SA Excerpt from the 2014 November Market report

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Slow recovery set to continue as economy struggles to grow

Adelaide’s market is growing slowly but steadily.  However, the state’s broader economic woes continue to hold back the pace

Even in the interconnected, busy world of the 21st century, life slows down over the chill of winter. And, traditionally, so too does the property market. 

For Adelaide’s already sedate market, this certainly seems to have been the case this winter. According to the latest RP Data Core Logic Home Value Index results, the city posted only moderate growth of 1.5% over the three months ending 31 August 2014.

However, its year-on-year result shows growth of 5.9%, which is the third-highest result of the capital cities (after Sydney and Melbourne). This would seem to indicate that growth in the Adelaide market is occurring, albeit in a slow and steady fashion. 

RP Data senior research analyst Cameron Kusher says property values across SA will continue to rise, but the pace of these increases will be quite moderate. 

“Sales volumes are likely to lift further as interest rates remain low,” he says. “However, I don’t see enough competition or confidence to result in any significant acceleration in value increases.”

The pick-up in sales activity and dwelling approvals is noteworthy in itself, but Kusher says it is unusual that, despite the low mortgage rates, there has not been much in the way of capital growth. This is likely to be due to the wider economic conditions of the state. 

SA continues to experience weaker overall economic conditions compared to most other states, he explains. Retail spending growth is slower, population growth is comparatively minimal, and unemployment is higher. 

“These economic factors will most likely continue to act as a drag on consumer sentiment and, as a result, will also curtail any substantial growth in home values.” 

A further issue for Adelaide, and SA, is that investors don’t appear to be targeting rental returns, Kusher says.  Instead they have a focus on capital growth, and that is just not there in SA at the moment. 

“Most investors prefer inner-city units and Adelaide simply doesn’t have an abundance of new inner-city unit development taking place, nor is there much of a pipeline currently.”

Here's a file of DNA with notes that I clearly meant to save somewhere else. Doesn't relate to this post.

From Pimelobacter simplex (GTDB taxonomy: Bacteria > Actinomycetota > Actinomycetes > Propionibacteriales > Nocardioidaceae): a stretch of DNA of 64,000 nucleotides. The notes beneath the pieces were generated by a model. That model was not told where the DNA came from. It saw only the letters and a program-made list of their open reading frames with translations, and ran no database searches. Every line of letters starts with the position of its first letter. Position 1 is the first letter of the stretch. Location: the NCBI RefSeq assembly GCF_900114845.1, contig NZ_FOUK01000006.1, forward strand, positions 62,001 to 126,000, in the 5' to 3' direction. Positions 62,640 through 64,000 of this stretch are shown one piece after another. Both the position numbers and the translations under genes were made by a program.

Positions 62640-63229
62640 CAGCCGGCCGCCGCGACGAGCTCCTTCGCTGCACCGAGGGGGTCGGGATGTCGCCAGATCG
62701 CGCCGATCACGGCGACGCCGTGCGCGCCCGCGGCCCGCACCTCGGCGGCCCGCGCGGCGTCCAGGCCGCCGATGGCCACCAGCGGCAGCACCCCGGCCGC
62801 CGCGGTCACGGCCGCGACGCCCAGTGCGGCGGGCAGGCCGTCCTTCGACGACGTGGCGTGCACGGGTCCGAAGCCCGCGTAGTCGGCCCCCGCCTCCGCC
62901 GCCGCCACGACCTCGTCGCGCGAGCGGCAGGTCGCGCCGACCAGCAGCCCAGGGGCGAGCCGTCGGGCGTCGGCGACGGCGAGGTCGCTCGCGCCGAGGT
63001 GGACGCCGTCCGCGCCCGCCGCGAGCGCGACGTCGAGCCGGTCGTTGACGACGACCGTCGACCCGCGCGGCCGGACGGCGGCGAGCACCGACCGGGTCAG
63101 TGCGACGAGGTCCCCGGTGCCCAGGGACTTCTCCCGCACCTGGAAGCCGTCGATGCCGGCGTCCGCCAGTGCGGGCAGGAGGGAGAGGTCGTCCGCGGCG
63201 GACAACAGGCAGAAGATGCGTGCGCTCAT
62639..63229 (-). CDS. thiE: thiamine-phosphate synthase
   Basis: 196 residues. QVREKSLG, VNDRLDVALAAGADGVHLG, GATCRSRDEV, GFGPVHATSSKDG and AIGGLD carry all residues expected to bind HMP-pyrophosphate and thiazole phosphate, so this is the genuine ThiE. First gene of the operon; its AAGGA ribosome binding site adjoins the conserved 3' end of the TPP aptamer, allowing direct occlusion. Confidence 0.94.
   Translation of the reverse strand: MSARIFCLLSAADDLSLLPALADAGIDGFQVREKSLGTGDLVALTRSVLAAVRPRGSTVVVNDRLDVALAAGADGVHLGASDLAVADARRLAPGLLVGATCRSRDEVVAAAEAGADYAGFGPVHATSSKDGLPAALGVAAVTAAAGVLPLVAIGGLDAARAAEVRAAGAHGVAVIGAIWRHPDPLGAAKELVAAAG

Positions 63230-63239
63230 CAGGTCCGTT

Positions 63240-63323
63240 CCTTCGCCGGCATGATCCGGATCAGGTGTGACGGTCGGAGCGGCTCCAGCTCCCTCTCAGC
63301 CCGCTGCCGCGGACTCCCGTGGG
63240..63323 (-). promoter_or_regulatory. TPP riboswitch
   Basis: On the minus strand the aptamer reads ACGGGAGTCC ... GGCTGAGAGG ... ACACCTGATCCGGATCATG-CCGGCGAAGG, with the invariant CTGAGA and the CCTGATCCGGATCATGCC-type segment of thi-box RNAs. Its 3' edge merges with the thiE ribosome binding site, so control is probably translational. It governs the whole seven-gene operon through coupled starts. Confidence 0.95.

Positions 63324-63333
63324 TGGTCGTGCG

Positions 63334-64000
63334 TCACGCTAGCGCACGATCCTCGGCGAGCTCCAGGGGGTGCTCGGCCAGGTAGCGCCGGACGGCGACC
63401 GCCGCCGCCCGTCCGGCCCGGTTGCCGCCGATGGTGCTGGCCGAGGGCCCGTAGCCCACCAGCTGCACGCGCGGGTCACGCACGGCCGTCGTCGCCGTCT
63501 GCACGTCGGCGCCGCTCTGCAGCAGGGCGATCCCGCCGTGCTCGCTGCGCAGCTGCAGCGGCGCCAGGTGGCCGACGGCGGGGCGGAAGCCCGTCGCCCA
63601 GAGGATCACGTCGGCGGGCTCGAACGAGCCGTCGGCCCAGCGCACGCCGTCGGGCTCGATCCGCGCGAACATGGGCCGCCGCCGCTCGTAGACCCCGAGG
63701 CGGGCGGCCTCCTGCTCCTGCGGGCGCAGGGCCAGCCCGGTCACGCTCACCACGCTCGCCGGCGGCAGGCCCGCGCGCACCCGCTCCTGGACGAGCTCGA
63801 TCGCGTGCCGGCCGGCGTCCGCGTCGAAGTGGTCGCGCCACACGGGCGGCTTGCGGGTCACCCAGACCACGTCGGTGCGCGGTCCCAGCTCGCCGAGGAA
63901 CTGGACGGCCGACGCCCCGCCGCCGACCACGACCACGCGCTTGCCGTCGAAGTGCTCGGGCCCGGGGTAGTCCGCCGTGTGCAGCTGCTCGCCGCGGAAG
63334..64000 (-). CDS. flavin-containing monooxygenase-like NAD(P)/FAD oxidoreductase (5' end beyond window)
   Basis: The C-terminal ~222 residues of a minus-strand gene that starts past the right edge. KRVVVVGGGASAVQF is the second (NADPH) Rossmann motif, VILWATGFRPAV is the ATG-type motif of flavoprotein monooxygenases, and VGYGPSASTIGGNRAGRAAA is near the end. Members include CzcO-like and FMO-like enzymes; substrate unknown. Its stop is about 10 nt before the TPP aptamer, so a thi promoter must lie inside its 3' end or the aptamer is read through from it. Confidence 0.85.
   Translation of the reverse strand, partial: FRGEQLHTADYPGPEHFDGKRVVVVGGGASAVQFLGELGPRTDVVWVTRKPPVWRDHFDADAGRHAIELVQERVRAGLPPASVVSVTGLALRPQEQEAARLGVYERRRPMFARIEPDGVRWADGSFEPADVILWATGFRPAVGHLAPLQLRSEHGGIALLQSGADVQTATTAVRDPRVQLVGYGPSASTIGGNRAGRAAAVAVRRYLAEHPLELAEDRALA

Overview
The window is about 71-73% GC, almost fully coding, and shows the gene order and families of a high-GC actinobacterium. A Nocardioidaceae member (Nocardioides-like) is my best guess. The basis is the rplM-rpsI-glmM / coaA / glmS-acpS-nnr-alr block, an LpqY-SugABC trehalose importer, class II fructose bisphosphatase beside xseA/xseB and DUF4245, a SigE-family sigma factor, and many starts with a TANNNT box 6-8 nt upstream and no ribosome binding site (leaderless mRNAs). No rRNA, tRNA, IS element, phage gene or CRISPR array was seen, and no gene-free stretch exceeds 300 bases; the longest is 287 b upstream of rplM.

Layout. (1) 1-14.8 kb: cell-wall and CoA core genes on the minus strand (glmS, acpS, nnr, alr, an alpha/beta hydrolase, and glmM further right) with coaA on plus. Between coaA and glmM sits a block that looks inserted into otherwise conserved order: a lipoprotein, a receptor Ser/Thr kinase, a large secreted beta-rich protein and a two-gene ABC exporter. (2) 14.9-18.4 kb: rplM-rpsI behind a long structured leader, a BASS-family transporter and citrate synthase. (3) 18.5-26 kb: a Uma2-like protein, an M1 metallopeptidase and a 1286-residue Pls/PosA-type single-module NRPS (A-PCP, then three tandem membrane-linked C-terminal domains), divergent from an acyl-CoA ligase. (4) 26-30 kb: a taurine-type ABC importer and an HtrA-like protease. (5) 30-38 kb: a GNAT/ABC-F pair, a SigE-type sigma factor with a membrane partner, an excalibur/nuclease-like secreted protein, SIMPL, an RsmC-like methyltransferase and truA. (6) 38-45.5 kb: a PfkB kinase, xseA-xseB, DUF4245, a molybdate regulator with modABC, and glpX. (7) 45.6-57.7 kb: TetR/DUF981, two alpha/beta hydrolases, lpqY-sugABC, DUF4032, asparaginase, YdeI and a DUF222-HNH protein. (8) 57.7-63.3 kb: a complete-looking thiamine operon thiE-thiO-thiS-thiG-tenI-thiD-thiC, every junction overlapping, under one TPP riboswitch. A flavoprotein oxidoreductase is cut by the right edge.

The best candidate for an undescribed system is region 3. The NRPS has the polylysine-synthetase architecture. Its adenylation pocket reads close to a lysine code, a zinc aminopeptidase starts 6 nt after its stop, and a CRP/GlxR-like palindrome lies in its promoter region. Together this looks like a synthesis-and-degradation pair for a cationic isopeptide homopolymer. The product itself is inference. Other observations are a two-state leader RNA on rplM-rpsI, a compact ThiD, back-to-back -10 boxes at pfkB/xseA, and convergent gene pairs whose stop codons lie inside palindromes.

In Kusher’s view, anyone looking to invest in SA needs to do so with a long-term timeframe. Economic conditions are not as strong in SA as they are in other states, and therefore he anticipates that value growth will remain quite moderate over the coming few years.

Taking a careful view
The latest Herron Todd White report also describes the Adelaide market’s it paints a slightly brighter picture.  It notes that sales transactions are increasing, excess stock is being absorbed, days on the market are decreasing and vendor discounting is reducing.

The report also notes that the median price has improved by approximately 3% over the last year and it predicts that capital growth of between 2% and 4% per annum will continue in the short term.

While the market is still largely favourable for buyers, the report highlights a number of market sectors that investors might want to approach with caution. These are house and land packages in the city’s outer northern suburbs; suburban multilevel apartments; and inner-city apartments purpose built for student accommodation.

Property sector’s role in state growth
Meanwhile, in a bid to tackle SA’s economic woes, the state government recently announced a new 10-point plan. As part of its drive to facilitate economic growth and create jobs, the government is offering businesses financial guarantees worth a total of $50m.

Property Council South Australia acting executive director Lino Iacomella says the government’s plan is a good one because it will create demand for building construction to house the extra jobs. 

“Hopefully, it will also generate positive migration into South Australia that will, in turn, boost demand for housing construction,” he says. 

The property sector is a huge part of the state’s economy and should contribute to growing SA through property investment and development, Iacomella says.  Adoption of the planning reforms proposed by the state’s Expert Panel on Planning Reform would further help this.

SUBURB TO WATCH
Brooklyn Park: Affordable inner-city investment


Sitting 5km west of Adelaide’s CBD, Brooklyn Park’s inner-city fringe status is making it an increasingly desirable location, and one that is still affordable.

Jonathon Kiritsis, from Ray White Mile End, says the quiet suburb’s proximity to the CBD, as well as to beaches and Adelaide airport means it offers great convenience.  “A number of local schools and shops, and being positioned between the city and the sea with great public transport on offer, ensures that everything is close by.”

Bordered by Kooyonga Golf Course and Sir Donald Bradman Drive, the largely residential suburb has an array of properties and home styles. While two- and three-bedroom homes built in the 1940s to 1960s on 600–800sqm blocks dominate the suburb, there are also a large number of two-bedroom units/flats.

Kiritsis says Brooklyn Park is undergoing a large amount of development, with lots of new homes going up. “We should see great, solid growth in the area over the next five to 10 years and beyond, although it currently still offers great value for money.” 

Streets that are not under the flight path from the airport are better choices. And properties on large allotments that offer development potential for future growth, as well as newly built or renovated properties, are in particular demand, Kiritsis adds.

Brooklyn Park’s convenient location means it also has a healthy rental market. It currently commands yields of 5%, while the vacancy rate sits at 1.08%, which indicates there is demand for rental properties.

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